I recently finished reading Confessions by Saint Augustine, a book that I had been planning to read for quite some time. The first time I attempted to read Confessions was over a year ago, and my initial thoughts were that it is a difficult read. In fact, the first few pages put me to sleep, causing me to hold off from reading the book until recently.
When I began to really read Confessions, I was drawn into it. I felt invited to see inside the mind of a fascinating, fourth-century man. As I read from chapter to chapter, I traveled to the past, in what is, really, one of our only means to travel such a distance: ancient writings. This journey, however, went beyond a mere place in the past; it took me to the thoughts of Saint Augustine, his intimate thoughts. Intriguingly, many people who saw Augustine face to face were not as fortunate as I; many who met him did not have the pleasure of knowing what we can know by reading Confessions, a book considered–by the way—to be the first autobiography.
As an autobiography, Confessions brings us through Augustine’s captivating and convicting journey from sinner to saint, all the while revealing Augustine’s personal thoughts concerning the nature of eternity, his strikingly accurate conception of time, and his rather amusing discussion of memory and forgetfulness (Augustine has a really difficult time understanding how we could remember forgetfulness, remember that we had forgotten a particular thing—while not knowing what that thing is).
Apart from our own memories and the quite recent invention of film, books are the most intimate view of the past. Though Augustine insists rather emphatically that neither the past nor the future exist, the past exists in Augustine’s fourth century words. So long as past writings are preserved, we have a window into what once was– a window into the thoughts of people who died long ago. If, however, such writings were not preserved, would the past exist?
I’ve heard it mentioned, though I cannot recall from where, that writings are humanity’s means to immortality– the imprints of our lives. They are a way of leaving behind for others our thoughts and our view of the world. If Augustine had not written Confessions, or his other 500+ written works, we might barely know who he was, except perhaps in the writings of others; but this would be quite less intimate, and when Augustine died his thoughts would have died with him.
This immortality, however, is fleeting, a highly insecure means to “eternal life.” There is no guarantee that our imprints– our books, pictures, videos, and other leftovers will survive. Think of the countless ancient writings that we do not have. In a way, writings fight for survival. Even the mighty Alexandria, a city with a massive library where millions of writings were collected, did not survive, leaving us without untold quantities of books– the inner thoughts of ancient people. And this is not just a danger of the past; even today writings are not safe. In fact, many are fearful what would happen were we to lose the internet. What if we lost everything that has ever been uploaded? Many of us would lose, virtually, all our albums, videos, and writings. I’ve often wondered, and worried, that the internet could become the modern day Alexandria—a massive collection of knowledge, waiting to succumb the fate of anything that is: everything will one day cease to be.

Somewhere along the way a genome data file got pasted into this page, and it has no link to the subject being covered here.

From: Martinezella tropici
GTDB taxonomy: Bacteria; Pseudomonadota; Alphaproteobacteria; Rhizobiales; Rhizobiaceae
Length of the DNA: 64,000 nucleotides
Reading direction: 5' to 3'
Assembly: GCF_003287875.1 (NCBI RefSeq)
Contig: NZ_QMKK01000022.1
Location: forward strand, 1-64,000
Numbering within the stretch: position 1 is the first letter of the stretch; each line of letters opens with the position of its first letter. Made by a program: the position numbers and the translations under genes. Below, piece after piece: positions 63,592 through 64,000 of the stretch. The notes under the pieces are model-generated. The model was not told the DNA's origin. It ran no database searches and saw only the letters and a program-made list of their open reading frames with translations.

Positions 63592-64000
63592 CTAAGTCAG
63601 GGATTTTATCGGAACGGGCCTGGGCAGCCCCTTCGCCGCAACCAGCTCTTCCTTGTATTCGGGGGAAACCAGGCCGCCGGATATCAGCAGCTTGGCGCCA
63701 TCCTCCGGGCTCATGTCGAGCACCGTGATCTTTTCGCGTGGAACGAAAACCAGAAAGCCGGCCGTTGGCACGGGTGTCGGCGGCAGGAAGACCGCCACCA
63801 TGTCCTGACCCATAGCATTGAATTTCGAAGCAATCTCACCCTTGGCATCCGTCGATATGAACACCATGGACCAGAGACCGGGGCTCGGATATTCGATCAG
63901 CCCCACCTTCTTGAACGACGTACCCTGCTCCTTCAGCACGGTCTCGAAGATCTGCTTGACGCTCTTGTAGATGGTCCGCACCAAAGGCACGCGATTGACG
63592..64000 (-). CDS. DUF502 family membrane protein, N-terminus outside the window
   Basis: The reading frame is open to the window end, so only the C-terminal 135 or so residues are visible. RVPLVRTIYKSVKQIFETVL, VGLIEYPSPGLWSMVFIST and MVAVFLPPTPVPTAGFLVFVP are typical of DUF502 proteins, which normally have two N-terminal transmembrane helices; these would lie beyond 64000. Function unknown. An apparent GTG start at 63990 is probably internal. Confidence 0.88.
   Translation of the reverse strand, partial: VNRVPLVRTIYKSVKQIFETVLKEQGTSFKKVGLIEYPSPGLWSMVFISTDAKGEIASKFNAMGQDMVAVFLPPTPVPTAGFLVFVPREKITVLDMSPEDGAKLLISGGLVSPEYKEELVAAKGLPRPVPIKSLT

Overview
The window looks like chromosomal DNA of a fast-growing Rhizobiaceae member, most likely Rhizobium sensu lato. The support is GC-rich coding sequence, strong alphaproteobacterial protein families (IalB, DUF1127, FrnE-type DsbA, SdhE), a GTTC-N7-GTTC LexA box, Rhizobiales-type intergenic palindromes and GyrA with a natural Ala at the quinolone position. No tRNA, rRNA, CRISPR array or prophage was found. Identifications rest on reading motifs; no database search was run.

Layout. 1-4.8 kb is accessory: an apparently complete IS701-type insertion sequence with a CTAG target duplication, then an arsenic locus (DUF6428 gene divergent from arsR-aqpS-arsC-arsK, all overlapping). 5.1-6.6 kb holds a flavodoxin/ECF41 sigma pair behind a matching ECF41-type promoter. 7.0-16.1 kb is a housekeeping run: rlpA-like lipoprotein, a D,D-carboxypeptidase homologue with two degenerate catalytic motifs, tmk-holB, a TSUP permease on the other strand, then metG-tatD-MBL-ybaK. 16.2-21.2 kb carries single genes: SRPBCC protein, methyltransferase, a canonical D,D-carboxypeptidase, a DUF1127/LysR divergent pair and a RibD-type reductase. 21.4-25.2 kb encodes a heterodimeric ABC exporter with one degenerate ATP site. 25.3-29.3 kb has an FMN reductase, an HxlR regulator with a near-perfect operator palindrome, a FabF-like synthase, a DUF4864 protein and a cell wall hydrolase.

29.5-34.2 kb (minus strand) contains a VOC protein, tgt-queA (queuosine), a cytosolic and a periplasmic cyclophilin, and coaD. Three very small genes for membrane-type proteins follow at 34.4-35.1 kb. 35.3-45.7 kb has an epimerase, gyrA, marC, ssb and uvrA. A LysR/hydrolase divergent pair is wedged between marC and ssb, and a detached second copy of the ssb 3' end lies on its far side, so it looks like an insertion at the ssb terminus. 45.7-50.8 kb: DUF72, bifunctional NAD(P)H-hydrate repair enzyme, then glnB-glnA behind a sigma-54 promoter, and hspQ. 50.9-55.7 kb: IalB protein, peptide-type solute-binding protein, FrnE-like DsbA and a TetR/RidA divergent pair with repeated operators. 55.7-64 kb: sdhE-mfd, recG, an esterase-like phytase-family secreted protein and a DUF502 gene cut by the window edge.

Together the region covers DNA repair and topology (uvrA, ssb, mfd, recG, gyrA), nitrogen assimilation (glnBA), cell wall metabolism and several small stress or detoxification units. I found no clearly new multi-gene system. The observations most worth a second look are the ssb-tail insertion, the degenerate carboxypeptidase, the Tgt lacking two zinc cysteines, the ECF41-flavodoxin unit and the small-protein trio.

Nothing material is safe, all can, and will, be consumed by time, nature, or people, making everything within the earth incapable of immortality. In fact, neither the world nor the universe itself is safe. Nothing that is seen can provide salvation from death. As Christians, we believe in eternal life as something originating in what is unseen. We believe in the man who was unseen who became seen that we might see the way to salvation. Our saviour, the bridge to God, is our only source of eternality. In him, we are preserved by a preservation that is secure, and not passing like the imprints we leave behind.
Let me clarify, I am in no way suggesting that we abstain from leaving imprints. Our thoughts might encourage, guide, and inspire those who remain after we are gone– or even those who live while we are yet to leave– but imprints are not our means to immortality. There is only one name under heaven by which humanity might be saved: Jesus Christ.
With all this said, read Augustine, read the past, read the present, and leave behind what you can for those to come. But do this for their betterment, and not for a fleeting chance at immortality.